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Grigory Pasko: Siberian Prisoner Interview

Andrey Volozhanin, Khodorkovsky’s former foreman: “Misha is a chance passenger there…” By Grigory Pasko, journalist You don’t necessarily need to try tasting prison gruel in order to understand the conditions in which a person finds himself in places of deprivation of liberty [formal Russian term for institutions where convicted prisoners serve their sentences; pre-conviction detention facilities are known as investigative isolators or SIZOs—Trans.]. It is enough to talk with those for whom life behind bars is a customary thing. For Andrei Volozhanin, resident of Krasnokamensk, his most recent term (or “round trip”, as the “zeks” say) was the eleventh in his 42 years of life. He has spent a total of around 20 years in prisons and “zones”. His area of expertise is fraud. When he ended up at “The Dime” [correctional colony IK-10—Trans.], the general-regime zone in Krasnokamensk, Mikhail Khodorkovsky was already there, working in the sewing shop. In July 2006, Volozhanin became the “brigadier” [foreman] of this shop. Naturally, he and Khodorkovsky interacted with one another. How, and about what, we’ll tell in a moment. But first a small philosophical digression: a person is free, and freedom means nothing other than self-determination, i.e. the ability to act in accordance with one’s intentions, and not under the pressure of an outside force. And so, often these “external forces” are the people around you. I know from my own experience: I sat in mass cells, and in solitary, and in the zone…. I do not need to be told what Jean-Paul Sartre meant when he said that “Hell is other people”. And I think there’s no need to explain the meaning of this phrase to Mikhail Khodorkovsky, either. I offer our readers three small stories about people with whom I met in Chita and who sat in the colony of Krasnokamensk and in the Chita SIZO at the same time as Khodorkovsky. True, Mikhail Borisovich only had personal interactions with one of them – Andrei Volozhanin. Let’s hear what he has to say.

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Photo of Andrei Volozhanin by Grigory Pasko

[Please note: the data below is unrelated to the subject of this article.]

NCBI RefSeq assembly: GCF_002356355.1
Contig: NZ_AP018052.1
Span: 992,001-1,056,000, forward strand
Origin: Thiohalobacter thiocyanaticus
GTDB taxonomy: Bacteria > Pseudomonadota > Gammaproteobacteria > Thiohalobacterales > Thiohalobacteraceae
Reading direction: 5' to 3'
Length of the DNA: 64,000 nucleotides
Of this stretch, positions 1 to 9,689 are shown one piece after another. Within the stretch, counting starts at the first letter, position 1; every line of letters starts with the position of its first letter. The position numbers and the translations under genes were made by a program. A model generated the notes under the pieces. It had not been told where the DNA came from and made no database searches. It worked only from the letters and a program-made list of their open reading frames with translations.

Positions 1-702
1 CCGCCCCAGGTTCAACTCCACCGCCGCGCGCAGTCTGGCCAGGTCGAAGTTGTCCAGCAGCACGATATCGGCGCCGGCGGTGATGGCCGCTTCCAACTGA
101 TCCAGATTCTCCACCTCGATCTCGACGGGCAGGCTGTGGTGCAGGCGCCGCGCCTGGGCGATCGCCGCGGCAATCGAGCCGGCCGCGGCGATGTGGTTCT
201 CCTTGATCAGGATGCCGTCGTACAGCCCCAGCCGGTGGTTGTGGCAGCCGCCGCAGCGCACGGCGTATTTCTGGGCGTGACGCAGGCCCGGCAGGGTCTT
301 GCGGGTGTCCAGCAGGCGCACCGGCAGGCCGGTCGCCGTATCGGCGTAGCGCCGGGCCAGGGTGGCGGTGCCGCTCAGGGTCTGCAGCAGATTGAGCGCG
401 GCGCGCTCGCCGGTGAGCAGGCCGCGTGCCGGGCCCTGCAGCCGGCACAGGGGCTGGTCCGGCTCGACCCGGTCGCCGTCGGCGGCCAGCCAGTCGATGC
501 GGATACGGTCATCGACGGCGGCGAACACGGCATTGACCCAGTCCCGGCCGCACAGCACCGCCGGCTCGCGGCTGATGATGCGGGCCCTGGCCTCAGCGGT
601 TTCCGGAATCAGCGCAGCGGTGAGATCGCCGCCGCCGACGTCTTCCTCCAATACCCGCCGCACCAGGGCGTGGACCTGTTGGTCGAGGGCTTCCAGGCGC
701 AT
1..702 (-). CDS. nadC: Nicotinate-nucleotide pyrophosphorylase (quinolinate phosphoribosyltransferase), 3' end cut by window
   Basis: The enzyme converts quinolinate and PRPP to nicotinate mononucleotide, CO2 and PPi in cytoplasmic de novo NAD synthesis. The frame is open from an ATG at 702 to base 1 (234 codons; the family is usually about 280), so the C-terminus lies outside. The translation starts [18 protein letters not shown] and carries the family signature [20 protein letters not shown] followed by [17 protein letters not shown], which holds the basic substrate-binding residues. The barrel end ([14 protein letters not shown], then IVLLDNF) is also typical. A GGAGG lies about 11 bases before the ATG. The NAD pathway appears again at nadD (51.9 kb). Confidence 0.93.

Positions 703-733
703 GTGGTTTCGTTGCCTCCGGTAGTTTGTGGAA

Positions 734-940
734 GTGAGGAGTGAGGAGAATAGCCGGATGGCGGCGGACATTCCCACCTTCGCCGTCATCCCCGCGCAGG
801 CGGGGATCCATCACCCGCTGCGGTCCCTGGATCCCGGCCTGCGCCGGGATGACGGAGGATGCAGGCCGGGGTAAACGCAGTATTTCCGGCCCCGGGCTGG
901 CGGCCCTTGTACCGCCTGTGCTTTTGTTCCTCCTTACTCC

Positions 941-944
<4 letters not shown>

First story. Andrei Volozhanin: We are the children of stagnation [the Period of Stagnation is roughly the last decade of Leonid Brezhnev’s rule, when the USSR was in a holding pattern of slow decay and cynicism—Trans.]. All my life I’ve been a swindler, I’ve got no calluses on my hands. Never have gotten in the habit of saving a kopek for a rainy day. What for? You gotta live for today. I spend all my money, what’s the point of living otherwise? Money brings happiness only when you spend it. This time, as usual, they gave me a small term – 3, 5 years. I did half and got out on parole. I’ve been a foreman, a “boss”, in many camps. At “The Dime” I also established myself as a boss at the sewing shop, from July of last year. I already knew that Khodorkovsky was working there. He was in the experimental shop – a packager – that’s what we called those who packed finished product in packages. What product? Bed linens. There are five working rates at the shop. There wasn’t enough work for everyone who wanted it. Maybe about thirty people came out to work. They threw out the wages at everybody. Then they bought what was needed for everybody. Khodorkovsky reacted to everything without a word. They showed him, they explained – and he started doing without a word. How did we meet? The way two guys usually meet. We had a cup of tea. True, he doesn’t chifir (i.e. drink extremely strongly brewed tea—G.P.). He immediately started to use the formal form of address with me. I’m all informal at him. I told him straight out: I was taught that you use the formal address only with superiors or with idiots. And which did he think I was? In short, I began to call him Boris’ich [a semi-formal form of address, using a shortened form of the patronymic; Volozhanin is probably using it sarcastically—Trans.], but with the familiar form nevertheless. To myself, I called him Misha. Misha – he keeps himself to himself. A serious grown-up guy. People treated him with respect in the camp. He was usually reading books all the time. Some people like to talk, but he’d rather stick his nose in a book. He likes it. In that system he’s a chance passenger. Of course, we did talk about the prospects of his case now and then. It told him the way I saw it: it will be your good fortune if Putin’s successor is kinder. And Putin? He’s trying to grab the money that was stolen. True, not from everybody, for some reason. There wasn’t anything unusual, nothing I recall. The incident with Kuchma (when one prisoner slashed Khodorkovsky with a knife—G.P.) didn’t happen when I was around, but earlier. While I was there, they did throw him and two other people in the punishment isolator. He’s trusting. Apparently, he helped organize transfers for two prisoners. In the end, all of them did time in the punishment isolator – Misha and those two. 15 days they did. If this hadn’t involved Boris’ich, nobody would’ve paid any attention to it. I remember saying once: Misha, tell me, what can you do with your millions here? Nothing. But I can make something out of a hundred rubles. I’ll give them to a policeman, and he’ll do something for me. If you offer him a million, he won’t take it – he’ll be scared. But he will take a hundred. Mikhail Borisovich helped how he could. Me, for example, he helped write a “super” (supervisory appeal to a higher-standing court—G.P.). He suggested how mitigating circumstances ought to have been taken into consideration in my case. Well, what else can I say? A normal guy, that Khodorkovsky. The “zeks” treated him normal. He didn’t interact much with anybody. He usually walked around in the “local” (the little yard adjacent to the barracks building—G.P.), ran in circles around the barracks building… God willing, he’ll pull through the second term too. Although, of course, this lawlessness is totally over the top…